And yes, this is the same species as the solid-green frogs in the earlier posts. They can apparently choose to be solid green or gray-and-green. So that whole spiel from Kermit about how hard it is to be green: bullshit. He could just be gray, if green is so tough. What a whiner.

It's also been a good year for jumping spiders, though surprisingly light on any other spiders. Usually by this point in the year, I've seen a few black and yellow garden spiders (Argiope aurantia), but this year there's nothing.

Arachnophobes should start scrolling down really quickly . . . NOW.


(Oh, it's over here? Okay then.) RAWWWWRRRR!

This is the most adorable spider I have ever seen. It's even better in the full-size version.


I've seen a few butterflies around, though most wouldn't stay still long enough for pictures, and it hasn't been anything very interesting. Mostly blues this year. The dill we planted failed to attract any swallowtail caterpillars, and very few butterflies of any kind, which was disappointing, though it may be that the cool, wet early summer depressed the numbers of butterflies in general.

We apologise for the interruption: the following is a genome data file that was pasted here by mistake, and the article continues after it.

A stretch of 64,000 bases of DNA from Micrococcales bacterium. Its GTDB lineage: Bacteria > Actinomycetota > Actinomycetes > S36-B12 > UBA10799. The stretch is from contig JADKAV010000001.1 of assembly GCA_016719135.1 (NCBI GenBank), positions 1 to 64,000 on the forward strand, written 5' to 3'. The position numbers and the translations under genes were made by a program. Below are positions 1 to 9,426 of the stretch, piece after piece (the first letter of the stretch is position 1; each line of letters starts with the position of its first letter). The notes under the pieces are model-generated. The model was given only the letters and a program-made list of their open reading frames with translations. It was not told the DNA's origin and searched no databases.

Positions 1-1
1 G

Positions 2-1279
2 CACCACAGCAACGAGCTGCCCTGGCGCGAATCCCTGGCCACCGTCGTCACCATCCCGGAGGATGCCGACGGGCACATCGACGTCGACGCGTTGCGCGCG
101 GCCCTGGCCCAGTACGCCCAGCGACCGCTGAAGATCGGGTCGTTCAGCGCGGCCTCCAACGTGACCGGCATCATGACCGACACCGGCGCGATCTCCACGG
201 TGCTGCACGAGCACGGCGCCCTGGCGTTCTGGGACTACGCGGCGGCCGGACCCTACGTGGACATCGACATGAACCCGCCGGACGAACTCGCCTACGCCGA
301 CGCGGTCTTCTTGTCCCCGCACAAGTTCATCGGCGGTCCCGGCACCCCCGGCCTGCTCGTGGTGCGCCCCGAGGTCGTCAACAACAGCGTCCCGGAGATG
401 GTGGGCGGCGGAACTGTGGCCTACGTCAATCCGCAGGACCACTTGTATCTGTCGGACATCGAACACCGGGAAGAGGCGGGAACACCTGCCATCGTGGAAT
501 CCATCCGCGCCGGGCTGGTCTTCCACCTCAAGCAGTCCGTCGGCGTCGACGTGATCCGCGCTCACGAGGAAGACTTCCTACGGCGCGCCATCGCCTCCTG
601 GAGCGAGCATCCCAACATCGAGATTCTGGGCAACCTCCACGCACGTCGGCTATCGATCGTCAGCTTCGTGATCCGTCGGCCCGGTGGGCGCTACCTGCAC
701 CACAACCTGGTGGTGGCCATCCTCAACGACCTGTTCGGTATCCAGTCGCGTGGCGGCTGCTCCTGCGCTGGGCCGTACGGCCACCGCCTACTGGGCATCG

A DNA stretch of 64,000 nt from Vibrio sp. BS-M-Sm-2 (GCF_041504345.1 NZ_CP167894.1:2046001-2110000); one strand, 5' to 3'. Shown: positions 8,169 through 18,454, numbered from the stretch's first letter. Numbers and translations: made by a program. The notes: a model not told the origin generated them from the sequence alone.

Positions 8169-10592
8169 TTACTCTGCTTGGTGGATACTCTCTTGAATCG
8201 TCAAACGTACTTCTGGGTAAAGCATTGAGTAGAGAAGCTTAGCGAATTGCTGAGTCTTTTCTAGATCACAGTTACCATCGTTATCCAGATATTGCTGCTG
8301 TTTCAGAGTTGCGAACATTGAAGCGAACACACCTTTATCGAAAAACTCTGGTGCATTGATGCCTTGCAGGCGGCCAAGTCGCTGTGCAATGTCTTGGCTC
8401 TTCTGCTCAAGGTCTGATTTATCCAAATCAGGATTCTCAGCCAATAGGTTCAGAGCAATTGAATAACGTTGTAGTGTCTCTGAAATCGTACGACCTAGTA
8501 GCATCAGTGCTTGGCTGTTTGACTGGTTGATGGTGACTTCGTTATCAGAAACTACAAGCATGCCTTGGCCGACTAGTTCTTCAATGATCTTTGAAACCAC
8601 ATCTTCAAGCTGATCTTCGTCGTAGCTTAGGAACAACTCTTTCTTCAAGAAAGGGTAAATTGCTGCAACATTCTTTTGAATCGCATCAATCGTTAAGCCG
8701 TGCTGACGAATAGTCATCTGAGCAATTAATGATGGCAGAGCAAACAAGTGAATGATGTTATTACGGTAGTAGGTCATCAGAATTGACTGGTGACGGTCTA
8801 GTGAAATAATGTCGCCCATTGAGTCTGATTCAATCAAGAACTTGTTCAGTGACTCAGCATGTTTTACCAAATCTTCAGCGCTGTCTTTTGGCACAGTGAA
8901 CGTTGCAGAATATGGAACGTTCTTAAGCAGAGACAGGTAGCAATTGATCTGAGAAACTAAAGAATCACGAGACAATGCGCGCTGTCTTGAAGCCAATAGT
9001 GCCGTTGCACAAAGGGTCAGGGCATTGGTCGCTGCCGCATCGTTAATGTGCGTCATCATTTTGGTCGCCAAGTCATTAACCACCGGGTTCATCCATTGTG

I think this is a pearl crescent butterfly (Phyciodes tharos), though there are so many small orange and brown butterflies out there that I'm not confident about it. The plant is Haworthia limifolia var. ubomboensis.

I did manage to get a couple pictures of one swallowtail, though, at the ex-job.

Female eastern black swallowtail (Papilio polyxenes)? Plant is some Echinacea variety; I didn't check the tag.

Great year for bees, though. Lately I've been seeing mostly bumblebees, but I've seen at least four different species of bee over the course of the summer, and I'm probably forgetting a few.